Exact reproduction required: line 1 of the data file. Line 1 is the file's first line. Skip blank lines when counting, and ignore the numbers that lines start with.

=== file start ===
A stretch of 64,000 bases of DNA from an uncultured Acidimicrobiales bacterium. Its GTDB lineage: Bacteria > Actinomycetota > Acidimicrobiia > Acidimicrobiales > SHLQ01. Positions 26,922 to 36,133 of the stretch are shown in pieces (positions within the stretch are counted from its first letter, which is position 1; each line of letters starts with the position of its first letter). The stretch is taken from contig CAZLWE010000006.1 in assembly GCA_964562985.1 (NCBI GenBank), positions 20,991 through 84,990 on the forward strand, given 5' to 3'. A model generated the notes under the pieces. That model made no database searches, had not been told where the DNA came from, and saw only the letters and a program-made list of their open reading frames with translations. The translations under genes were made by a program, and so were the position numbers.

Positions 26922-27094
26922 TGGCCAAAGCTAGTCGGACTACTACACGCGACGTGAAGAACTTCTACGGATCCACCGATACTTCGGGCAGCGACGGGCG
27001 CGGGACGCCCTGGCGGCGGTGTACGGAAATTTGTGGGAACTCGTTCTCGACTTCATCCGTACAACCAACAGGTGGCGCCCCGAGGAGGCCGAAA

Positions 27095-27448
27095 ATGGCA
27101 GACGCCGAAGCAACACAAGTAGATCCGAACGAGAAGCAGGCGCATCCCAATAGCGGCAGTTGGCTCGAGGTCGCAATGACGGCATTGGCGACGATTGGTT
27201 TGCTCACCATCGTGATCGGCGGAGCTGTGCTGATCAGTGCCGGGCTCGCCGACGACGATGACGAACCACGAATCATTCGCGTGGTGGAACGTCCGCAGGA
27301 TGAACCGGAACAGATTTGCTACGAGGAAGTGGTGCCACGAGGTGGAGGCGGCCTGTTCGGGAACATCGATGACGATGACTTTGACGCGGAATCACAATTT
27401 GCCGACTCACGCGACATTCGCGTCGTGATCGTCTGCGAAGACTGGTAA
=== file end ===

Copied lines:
A stretch of 64,000 bases of DNA from an uncultured Acidimicrobiales bacterium. Its GTDB lineage: Bacteria > Actinomycetota > Acidimicrobiia > Acidimicrobiales > SHLQ01. Positions 26,922 to 36,133 of the stretch are shown in pieces (positions within the stretch are counted from its first letter, which is position 1; each line of letters starts with the position of its first letter). The stretch is taken from contig CAZLWE010000006.1 in assembly GCA_964562985.1 (NCBI GenBank), positions 20,991 through 84,990 on the forward strand, given 5' to 3'. A model generated the notes under the pieces. That model made no database searches, had not been told where the DNA came from, and saw only the letters and a program-made list of their open reading frames with translations. The translations under genes were made by a program, and so were the position numbers.